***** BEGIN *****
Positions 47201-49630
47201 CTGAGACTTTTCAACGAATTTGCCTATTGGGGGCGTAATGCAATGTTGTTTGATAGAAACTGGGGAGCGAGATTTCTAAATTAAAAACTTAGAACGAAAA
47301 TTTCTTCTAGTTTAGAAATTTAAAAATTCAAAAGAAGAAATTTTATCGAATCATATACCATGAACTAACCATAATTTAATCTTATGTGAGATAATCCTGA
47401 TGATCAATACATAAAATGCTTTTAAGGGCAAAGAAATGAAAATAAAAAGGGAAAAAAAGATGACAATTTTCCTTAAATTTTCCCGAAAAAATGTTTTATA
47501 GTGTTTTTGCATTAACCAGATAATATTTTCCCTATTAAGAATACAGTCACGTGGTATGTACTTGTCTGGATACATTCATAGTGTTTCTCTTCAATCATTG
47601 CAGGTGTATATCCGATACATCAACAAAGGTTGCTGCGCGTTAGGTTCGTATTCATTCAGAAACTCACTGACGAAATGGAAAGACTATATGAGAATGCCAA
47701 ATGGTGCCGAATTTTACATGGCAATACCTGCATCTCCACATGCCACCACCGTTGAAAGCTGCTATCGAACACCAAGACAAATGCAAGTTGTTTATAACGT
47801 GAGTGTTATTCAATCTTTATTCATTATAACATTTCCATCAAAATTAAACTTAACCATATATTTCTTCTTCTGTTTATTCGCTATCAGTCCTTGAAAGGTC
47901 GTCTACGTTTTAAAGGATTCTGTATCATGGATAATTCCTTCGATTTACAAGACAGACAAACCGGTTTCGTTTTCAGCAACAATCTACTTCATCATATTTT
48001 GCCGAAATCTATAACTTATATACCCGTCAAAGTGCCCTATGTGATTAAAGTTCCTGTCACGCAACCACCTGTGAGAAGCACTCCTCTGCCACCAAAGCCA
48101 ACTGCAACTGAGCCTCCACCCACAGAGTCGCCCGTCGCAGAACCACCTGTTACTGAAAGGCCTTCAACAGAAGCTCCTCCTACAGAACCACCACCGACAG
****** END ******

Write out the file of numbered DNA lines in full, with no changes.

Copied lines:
Positions 47201-49630
47201 CTGAGACTTTTCAACGAATTTGCCTATTGGGGGCGTAATGCAATGTTGTTTGATAGAAACTGGGGAGCGAGATTTCTAAATTAAAAACTTAGAACGAAAA
47301 TTTCTTCTAGTTTAGAAATTTAAAAATTCAAAAGAAGAAATTTTATCGAATCATATACCATGAACTAACCATAATTTAATCTTATGTGAGATAATCCTGA
47401 TGATCAATACATAAAATGCTTTTAAGGGCAAAGAAATGAAAATAAAAAGGGAAAAAAAGATGACAATTTTCCTTAAATTTTCCCGAAAAAATGTTTTATA
47501 GTGTTTTTGCATTAACCAGATAATATTTTCCCTATTAAGAATACAGTCACGTGGTATGTACTTGTCTGGATACATTCATAGTGTTTCTCTTCAATCATTG
47601 CAGGTGTATATCCGATACATCAACAAAGGTTGCTGCGCGTTAGGTTCGTATTCATTCAGAAACTCACTGACGAAATGGAAAGACTATATGAGAATGCCAA
47701 ATGGTGCCGAATTTTACATGGCAATACCTGCATCTCCACATGCCACCACCGTTGAAAGCTGCTATCGAACACCAAGACAAATGCAAGTTGTTTATAACGT
47801 GAGTGTTATTCAATCTTTATTCATTATAACATTTCCATCAAAATTAAACTTAACCATATATTTCTTCTTCTGTTTATTCGCTATCAGTCCTTGAAAGGTC
47901 GTCTACGTTTTAAAGGATTCTGTATCATGGATAATTCCTTCGATTTACAAGACAGACAAACCGGTTTCGTTTTCAGCAACAATCTACTTCATCATATTTT
48001 GCCGAAATCTATAACTTATATACCCGTCAAAGTGCCCTATGTGATTAAAGTTCCTGTCACGCAACCACCTGTGAGAAGCACTCCTCTGCCACCAAAGCCA
48101 ACTGCAACTGAGCCTCCACCCACAGAGTCGCCCGTCGCAGAACCACCTGTTACTGAAAGGCCTTCAACAGAAGCTCCTCCTACAGAACCACCACCGACAG